Doug Polk announced on Saturday that he would be stepping down as ambassador for CoinFlex. The last few weeks has seen CoinFlex accrete worrisome headlines after it instituted a withdrawal freeze.
Polk’s resignation announcement comes in the form of an eighteen minute YouTube video. In the video, posted to his Doug Polk Podcast channel, Polk does his best to clear the air around CoinFlex.
“There are couple of things here that are really important,” Polk says near the start of the video. “Why I think I need to make a statement, for starters — I think my audience has always valued that I am honest and direct with them.”
He then lays out the known-knowns and known-unknowns of the CoinFlex situation.
“The reason we’re in this situation is that CoinFlex said these assets were fully collateralized and they were not,” he says. On June 23, CoinFlex paused withdrawals.
Polk seems to be particularly piqued by the fact that he had to discover the pause second-hand, learning about it with us proles on Twitter.
According to Polk, this was when he started talking to a lawyer about getting out of his contract. Pausing withdrawals is, as he puts it, “a giant red flag.”
To clear his name, Polk talks us through his due diligence process and how it was that he was duped by CoinFlex.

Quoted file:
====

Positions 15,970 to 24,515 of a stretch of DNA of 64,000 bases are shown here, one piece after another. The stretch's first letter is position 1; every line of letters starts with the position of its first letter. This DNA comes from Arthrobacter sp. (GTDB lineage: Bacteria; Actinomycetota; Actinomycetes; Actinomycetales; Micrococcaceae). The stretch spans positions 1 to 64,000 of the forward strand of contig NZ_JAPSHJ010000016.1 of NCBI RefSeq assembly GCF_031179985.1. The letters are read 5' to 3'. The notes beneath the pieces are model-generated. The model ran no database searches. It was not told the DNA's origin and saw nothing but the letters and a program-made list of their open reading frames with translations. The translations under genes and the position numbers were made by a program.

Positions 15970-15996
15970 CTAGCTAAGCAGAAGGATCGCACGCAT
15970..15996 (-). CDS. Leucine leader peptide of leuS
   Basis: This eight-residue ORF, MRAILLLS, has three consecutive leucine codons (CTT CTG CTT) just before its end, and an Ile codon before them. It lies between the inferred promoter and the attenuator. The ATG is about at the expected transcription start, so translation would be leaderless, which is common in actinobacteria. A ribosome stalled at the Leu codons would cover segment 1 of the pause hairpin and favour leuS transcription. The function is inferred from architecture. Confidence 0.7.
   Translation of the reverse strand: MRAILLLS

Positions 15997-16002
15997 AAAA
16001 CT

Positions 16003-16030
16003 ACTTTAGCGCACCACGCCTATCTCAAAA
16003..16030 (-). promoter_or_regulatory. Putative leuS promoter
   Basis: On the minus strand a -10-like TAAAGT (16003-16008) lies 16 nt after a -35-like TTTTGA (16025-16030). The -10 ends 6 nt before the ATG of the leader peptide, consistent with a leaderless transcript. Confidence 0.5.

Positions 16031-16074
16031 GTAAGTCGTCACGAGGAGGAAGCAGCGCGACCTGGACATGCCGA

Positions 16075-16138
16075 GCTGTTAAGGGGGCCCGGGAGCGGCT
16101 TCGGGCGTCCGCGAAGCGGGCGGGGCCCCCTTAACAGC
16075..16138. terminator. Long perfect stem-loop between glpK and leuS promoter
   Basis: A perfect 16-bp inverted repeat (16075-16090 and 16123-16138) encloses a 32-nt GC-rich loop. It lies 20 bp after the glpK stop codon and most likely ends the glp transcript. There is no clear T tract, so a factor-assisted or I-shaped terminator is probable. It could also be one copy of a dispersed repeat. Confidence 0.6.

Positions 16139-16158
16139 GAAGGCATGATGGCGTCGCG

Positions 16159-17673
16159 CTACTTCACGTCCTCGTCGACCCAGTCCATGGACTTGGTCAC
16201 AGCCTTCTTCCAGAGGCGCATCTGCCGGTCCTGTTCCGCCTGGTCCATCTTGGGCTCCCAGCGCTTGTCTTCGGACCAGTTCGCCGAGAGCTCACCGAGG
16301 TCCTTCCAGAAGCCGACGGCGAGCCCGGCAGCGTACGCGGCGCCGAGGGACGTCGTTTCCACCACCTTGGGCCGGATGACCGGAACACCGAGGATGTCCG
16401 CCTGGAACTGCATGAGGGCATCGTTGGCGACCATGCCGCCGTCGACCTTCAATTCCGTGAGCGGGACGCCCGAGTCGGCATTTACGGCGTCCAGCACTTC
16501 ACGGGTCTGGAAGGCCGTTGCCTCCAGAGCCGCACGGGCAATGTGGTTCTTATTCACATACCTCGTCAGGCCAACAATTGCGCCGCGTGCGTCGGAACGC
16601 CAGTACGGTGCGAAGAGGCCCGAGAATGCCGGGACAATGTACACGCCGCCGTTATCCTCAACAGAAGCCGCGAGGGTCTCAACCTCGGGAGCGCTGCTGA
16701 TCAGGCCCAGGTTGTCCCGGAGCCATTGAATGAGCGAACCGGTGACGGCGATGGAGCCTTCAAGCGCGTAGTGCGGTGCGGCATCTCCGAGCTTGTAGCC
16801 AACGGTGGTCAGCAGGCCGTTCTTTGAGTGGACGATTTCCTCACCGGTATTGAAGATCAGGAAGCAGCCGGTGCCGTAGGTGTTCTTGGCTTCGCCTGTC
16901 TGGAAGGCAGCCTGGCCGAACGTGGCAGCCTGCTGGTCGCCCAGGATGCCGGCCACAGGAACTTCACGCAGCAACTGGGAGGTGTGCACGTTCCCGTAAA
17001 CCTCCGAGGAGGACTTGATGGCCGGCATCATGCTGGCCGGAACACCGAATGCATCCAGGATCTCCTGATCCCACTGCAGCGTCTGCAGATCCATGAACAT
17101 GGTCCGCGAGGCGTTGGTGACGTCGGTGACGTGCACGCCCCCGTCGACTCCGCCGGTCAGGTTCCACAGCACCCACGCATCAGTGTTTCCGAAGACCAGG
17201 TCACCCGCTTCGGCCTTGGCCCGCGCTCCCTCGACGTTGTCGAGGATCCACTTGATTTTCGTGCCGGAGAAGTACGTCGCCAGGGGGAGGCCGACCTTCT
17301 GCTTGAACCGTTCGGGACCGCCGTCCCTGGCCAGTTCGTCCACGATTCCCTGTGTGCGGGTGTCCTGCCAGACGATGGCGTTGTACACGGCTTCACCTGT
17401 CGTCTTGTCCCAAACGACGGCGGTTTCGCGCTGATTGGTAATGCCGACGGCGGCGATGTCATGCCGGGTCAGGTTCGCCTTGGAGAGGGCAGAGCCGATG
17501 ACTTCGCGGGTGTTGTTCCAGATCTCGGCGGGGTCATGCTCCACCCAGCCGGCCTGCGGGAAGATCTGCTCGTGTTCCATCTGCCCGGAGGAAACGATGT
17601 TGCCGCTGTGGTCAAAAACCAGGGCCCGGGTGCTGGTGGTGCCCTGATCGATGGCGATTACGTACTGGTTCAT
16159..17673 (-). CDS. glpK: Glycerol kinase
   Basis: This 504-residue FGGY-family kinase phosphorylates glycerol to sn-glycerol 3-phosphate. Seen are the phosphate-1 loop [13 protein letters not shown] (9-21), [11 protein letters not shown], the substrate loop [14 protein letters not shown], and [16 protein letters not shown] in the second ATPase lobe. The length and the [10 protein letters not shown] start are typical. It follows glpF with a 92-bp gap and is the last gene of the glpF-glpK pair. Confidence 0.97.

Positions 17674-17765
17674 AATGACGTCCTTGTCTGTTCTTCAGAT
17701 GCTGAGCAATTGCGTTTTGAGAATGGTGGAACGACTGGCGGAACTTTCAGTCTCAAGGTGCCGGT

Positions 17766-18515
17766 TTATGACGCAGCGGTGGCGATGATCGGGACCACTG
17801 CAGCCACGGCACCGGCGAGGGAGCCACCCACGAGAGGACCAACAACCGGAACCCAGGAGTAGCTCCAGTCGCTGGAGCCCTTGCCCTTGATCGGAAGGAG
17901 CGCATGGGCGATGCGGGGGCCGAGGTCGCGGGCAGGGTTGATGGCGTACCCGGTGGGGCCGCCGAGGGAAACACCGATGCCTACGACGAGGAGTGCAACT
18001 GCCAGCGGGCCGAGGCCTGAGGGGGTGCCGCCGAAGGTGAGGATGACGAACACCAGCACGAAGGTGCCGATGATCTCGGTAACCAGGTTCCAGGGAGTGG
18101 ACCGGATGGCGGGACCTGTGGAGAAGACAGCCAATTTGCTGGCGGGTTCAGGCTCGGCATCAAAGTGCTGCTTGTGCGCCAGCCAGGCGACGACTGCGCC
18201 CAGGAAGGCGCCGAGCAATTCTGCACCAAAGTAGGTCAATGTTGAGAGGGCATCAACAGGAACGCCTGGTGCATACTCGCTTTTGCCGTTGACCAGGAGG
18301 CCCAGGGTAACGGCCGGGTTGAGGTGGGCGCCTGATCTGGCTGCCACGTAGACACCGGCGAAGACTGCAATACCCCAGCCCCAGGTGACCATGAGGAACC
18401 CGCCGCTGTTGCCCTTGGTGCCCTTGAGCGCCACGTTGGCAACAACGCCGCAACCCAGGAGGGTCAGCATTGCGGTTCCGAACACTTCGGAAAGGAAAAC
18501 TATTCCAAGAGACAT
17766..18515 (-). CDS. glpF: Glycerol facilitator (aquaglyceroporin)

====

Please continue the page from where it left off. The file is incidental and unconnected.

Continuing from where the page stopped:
He is also, understandably keen to tease out exactly what his involvement in the company was.
The video is admirably clear and condemnatory of CoinFlex’s actions, but Polk is very clear that in his view, he was not at fault. He does not own the company. He does not run the company.
He also points out that he is also a victim here. It sounds like Polk may have been paid in CoinFlex tokens, and he explains that if CoinFlex doesn’t pay out their withdrawals then he will have lost money on the deal. In other words: at least he had skin in the game.
Polk’s CoinFlex problem
Having explained what his role with CoinFlex was, Polk then breaks down some of the infighting and speculation that is underway as the public tried to parse CoinFlex’s shenanigans. He speculates that there may have been insufficient segregation of assets and that the assets may have been insufficiently collateralized.
Polk then moves on to lay out what he thinks CoinFlex should do going forward.
He wants a balance sheet and a warning on the website — the website still has a register button and is apparently allowing deposits.
He also calls out the false optimism of CoinFlex, suggesting that instead of pretending everything is fine. In his opinion clarifying what the worst-case scenario is, counter intuitively, the more reassuring option, putting an end to the more extreme rumors in the market.
Last of all, Polk ends the video on a semi-apologetic note:
“I hope that CoinFlex can figure out a way to get the money and get people paid back. But whether they do or not, I want to say sorry to the viewers of this channel that have been put in harm’s way… because of the actions taken by CoinFlex.”
You can watch the full video below, or on Polk’s YouTube channel:
Featured image source: CoinFlex